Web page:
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Feline Cushings Disease

"Feline Cushings Disease is caused by a tumor on the adrenal or pituitary glands. The preferred method of treatment is surgery. Natural dietary supplements may help in some cases."

Feline Cushings disease (hyperadrenocorticism) is a rare disorder in cats. When it does occur, it is usually seen in middle-aged or older cats, and is more common in females than in males.

Cushing's disease is caused by a tumor of either the pituitary or adrenal glands, causing the production of excess cortisol. Cortisol is a naturally-occurring chemical in the body, which helps the body respond to stress such as infection or pain. With Cushing's disease, however, the body continues producing cortisol even when the stressor has been removed. This causes a number of problems.

Feline Cushing's Disease Symptoms

Symptoms of feline Cushing's disease include:

* Increased water drinking
* Increased urination
* Increased appetite
* Weight gain or loss
* Bloated or "pot-bellied" appearance
* Excessive panting
* Thinning hair or baldness
* Dull, dry coat
* Thin skin that is easily bruised or torn
* Diabetes

Diagnosis of Feline Cushings Disease

Most cats with Cushings disease are insulin resistant diabetics, meaning that they respond poorly to insulin. This, along with other symptoms, suggests a diagnosis of Cushing's disease.

Your vet will want to do a number of tests to aid in making a diagnosis, including blood tests, a urinalysis, x-rays of the chest and abdomen, an ultrasound of the abdomen, and perhaps a CT scan or MRI of the abdomen.

Treatment of Feline Cushings Disease

While medication is often the preferred treatment for dogs, cats do not respond as well to medication. There is one drug, metyrapone, which is sometimes effective.

Surgery is the preferred method of treatment for cats. When the tumor is on the pituitary gland, it causes bilateral adrenal enlargement, and the preferred surgical treatment is removal of both adrenal glands. When the tumor is on one adrenal gland, that gland should be removed. These are difficult surgeries, and patients may need to be referred to a specialty hospital or teaching center such as a university for care.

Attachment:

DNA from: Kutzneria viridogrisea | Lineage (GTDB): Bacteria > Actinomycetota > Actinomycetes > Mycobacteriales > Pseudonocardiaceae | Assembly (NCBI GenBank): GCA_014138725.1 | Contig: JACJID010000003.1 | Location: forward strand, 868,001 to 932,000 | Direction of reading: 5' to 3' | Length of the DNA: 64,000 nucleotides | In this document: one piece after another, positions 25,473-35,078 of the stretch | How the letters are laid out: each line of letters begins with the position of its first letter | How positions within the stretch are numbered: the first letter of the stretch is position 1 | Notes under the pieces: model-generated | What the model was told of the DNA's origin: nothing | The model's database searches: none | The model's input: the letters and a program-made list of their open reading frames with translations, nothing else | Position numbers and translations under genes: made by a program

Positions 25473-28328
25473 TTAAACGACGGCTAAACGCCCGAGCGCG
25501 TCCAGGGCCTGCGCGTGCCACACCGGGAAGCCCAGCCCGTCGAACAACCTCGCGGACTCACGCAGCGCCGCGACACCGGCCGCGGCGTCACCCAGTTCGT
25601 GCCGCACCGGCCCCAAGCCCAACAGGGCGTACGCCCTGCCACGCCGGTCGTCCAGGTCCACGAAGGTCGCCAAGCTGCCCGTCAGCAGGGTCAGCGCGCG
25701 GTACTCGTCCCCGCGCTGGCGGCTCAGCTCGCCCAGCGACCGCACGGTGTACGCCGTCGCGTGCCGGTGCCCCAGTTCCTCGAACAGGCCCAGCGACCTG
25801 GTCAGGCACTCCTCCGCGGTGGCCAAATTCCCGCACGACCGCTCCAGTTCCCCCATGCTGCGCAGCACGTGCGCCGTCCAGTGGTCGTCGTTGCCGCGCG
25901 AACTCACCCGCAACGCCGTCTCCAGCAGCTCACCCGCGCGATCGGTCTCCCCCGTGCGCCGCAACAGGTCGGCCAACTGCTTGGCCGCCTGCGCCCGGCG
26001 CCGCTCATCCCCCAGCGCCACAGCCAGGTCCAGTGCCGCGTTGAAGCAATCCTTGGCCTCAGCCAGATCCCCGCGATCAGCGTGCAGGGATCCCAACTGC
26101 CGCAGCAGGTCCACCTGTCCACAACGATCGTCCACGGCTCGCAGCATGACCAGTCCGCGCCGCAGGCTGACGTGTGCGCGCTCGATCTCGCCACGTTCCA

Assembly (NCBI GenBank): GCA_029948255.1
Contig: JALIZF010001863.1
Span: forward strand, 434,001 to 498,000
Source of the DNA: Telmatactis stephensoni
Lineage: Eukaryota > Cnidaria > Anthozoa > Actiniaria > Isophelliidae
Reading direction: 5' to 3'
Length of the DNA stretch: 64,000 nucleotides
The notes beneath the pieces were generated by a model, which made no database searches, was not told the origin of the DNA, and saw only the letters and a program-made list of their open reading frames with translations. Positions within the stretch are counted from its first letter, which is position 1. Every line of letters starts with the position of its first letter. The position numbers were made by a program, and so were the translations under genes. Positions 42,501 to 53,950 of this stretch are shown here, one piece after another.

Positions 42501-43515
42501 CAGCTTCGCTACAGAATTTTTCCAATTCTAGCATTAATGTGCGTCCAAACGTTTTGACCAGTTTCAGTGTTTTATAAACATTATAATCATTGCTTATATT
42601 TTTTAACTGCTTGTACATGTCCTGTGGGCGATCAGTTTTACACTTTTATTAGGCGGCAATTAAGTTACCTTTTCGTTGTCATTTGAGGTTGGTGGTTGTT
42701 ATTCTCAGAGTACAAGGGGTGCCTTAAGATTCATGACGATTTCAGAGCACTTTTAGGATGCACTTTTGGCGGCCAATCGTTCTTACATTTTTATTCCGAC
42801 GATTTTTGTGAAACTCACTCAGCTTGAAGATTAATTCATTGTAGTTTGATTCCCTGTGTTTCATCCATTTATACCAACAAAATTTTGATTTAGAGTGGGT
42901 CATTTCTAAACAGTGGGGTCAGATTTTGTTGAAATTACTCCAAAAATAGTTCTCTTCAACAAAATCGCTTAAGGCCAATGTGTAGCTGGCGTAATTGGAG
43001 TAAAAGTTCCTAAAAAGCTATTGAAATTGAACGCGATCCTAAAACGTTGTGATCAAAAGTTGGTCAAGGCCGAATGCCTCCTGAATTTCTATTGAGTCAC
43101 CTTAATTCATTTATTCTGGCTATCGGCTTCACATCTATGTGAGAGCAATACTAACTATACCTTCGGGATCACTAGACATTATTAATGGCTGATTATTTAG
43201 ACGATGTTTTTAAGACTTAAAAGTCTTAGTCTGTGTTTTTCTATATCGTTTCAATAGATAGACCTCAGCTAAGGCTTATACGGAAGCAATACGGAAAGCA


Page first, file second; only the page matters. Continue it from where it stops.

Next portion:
After removal of both adrenal glands, your cat will require medication (hormone replacement therapy) for the rest of her life. If she is diabetic, her insulin needs may change, so monitor her closely. As she recovers, her insulin needs will probably decrease. In fact, some cats are no longer diabetic after the surgery.

The recovery process is difficult. Only 50% of cats survive more than six months after the surgery, and many owners opt against the surgery, especially for older cats. Instead, they choose to provide supportive care for their pets and let the illness take its course.

Natural Medicine and Feline Cushing's Disease

The adrenal glands and their proper functioning affects the systemic functioning of your cat's entire body. Since natural remedies are created to impact the normal functioning of the body, they have a history of having a positive impact on cats with Cushing's Disease. Ingredients such as dandelion and burdock have properties that are associated with helping the function of adrenal glands. A supplement worth exploring and discussing with your veterinarian is Cushex which is made specifically for Cushing's disease.

Sources

Cat World

Feline Hyperadrenocorticism
Neiger, Reto DMVM

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